The past month has seen increasing tensions between Washington and Moscow over the Syria-Assad-DAESH nexus of seemingly perpetual conflict. This tension has not been mitigated by the sometimes-substantive but always-political interventions in the region.
While both the U.S. and Russia increase strategic bombing campaigns and deploy ‘special advisors,’ neither have revealed anything beyond their strategic commitments. Until October 7th, 2015, that is, when Russia launched 26 Kalibr SS-N-30A cruise missiles from its recently upgraded and largely secret Caspian fleet.
This display of power and capacity is not a windfall moment that tilts the scales dramatically in Russia’s advantage. I say this only to offer caution as new or emerging military technology and capabilities often go hand in hand with exaggeration. It is, however, a significant moment for Great Power Politics in the region. The Caspian launch was no mere theatre act and will have implications far beyond military tactics.
The first point to deconstruct is the now obvious gap between Russia’s actual capabilities and the American understanding or appreciation of those capabilities. Most of Russia’s naval assets in the Caspian are vessels under 1,000 tons. These have been often described as ‘patrol craft’ or ‘local craft’ in U.S. military circles. Without meaning any disrespect to the U.S. armed services – this is Navy-speak for this is only the Russian coast guard and therefore not a serious capability. This assertion has now been handily debunked, as Russia’s Caspian fleet has quickly proven to be capable of advanced naval operations that extend over 1,500km beyond the Caspian Sea.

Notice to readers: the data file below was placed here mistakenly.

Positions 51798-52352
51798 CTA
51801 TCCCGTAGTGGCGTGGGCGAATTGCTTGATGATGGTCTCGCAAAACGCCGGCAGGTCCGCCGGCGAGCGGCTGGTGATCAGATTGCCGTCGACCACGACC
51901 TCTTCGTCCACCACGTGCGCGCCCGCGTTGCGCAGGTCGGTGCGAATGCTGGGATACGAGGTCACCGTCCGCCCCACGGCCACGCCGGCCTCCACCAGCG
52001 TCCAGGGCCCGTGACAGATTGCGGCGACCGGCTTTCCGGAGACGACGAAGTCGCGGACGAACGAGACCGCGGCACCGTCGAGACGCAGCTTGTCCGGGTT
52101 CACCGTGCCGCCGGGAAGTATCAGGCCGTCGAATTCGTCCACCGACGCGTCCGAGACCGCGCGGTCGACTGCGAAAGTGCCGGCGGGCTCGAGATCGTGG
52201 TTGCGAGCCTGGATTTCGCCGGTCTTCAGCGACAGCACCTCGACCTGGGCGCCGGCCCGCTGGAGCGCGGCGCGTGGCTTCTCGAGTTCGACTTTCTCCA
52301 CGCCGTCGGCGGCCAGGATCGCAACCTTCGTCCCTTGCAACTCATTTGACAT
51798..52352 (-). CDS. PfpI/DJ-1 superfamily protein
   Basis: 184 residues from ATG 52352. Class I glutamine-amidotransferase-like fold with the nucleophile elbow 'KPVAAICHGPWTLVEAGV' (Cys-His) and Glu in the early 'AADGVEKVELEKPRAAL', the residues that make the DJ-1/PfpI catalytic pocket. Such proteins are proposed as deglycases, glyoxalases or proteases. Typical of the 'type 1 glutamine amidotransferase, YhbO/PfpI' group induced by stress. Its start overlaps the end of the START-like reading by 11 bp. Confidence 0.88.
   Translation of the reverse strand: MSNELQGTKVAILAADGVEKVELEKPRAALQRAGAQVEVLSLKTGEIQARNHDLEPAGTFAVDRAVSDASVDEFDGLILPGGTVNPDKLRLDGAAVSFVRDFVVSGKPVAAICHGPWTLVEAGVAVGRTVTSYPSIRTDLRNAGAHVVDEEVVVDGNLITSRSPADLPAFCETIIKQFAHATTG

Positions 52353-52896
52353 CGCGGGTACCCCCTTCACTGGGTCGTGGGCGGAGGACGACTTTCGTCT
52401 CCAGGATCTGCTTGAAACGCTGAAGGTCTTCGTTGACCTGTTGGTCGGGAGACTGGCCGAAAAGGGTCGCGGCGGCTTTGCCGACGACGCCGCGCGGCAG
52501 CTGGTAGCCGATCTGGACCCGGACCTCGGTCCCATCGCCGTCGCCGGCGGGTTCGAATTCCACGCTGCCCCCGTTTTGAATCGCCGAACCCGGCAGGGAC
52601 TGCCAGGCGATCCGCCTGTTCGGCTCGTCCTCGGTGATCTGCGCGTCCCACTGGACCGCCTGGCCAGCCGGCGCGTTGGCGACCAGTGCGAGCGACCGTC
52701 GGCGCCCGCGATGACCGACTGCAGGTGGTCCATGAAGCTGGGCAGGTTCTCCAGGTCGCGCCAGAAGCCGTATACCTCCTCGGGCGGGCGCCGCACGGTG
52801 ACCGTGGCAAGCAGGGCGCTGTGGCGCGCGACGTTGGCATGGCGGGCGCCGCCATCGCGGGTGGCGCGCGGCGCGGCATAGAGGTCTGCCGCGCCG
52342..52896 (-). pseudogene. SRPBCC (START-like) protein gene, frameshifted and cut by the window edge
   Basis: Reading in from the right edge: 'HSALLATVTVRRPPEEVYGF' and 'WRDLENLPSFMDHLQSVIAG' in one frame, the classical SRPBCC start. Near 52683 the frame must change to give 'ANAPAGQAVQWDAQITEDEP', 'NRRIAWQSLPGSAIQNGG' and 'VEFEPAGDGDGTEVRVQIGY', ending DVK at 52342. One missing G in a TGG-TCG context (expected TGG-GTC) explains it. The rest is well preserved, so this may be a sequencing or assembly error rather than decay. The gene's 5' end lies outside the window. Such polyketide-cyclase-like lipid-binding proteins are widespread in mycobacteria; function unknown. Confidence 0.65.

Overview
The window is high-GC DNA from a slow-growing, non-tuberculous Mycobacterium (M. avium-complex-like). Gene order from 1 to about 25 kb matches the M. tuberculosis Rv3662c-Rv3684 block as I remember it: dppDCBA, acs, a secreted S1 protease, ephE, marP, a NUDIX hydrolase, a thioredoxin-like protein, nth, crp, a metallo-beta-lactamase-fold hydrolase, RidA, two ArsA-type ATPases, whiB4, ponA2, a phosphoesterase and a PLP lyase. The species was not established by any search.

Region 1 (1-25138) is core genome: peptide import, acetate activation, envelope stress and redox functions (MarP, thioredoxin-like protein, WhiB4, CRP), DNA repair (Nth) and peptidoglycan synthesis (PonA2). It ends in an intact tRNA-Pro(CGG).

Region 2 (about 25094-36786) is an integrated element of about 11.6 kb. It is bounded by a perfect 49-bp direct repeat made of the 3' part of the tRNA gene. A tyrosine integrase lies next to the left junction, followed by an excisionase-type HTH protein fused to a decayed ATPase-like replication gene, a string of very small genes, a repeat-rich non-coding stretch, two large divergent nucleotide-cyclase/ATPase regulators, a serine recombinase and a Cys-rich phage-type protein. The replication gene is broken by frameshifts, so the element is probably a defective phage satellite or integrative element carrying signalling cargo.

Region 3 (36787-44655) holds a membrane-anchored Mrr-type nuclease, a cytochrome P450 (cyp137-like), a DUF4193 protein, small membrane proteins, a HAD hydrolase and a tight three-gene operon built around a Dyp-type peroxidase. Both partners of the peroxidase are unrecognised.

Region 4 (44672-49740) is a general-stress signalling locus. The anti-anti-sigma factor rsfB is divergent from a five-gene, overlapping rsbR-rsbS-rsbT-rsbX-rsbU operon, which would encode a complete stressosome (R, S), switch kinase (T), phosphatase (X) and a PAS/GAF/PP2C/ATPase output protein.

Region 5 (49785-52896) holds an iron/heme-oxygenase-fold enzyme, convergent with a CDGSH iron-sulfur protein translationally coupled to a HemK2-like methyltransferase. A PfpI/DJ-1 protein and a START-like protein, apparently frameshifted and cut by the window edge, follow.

Russia did not use its forward-deployed aircraft to conduct this round of bombing. The targets of the Caspian strike (which were reported to be in the areas around Aleppo), could have been more cost-effectively struck with Russian aerial assets already deployed and active in the conflict. Why then was the more difficult road taken? In a word – style. This strike was meant to send a message – not to DEASH, not to Syrian opposition forces, but to the United States. Bryan Clark, who is a senior fellow with the Center for Strategic and Budgetary Analysis, commented that “the Navy should feel embarrassed that they let this happen.” We should be reminded that war has many inputs, some of which are unquantifiable. While this maneuver was cavalier and technically unnecessary, morale on Russia’s southern front is at an all-time high as this display revealed not only a sense of parity in military might on the world stage, but in some ways a competitive advantage.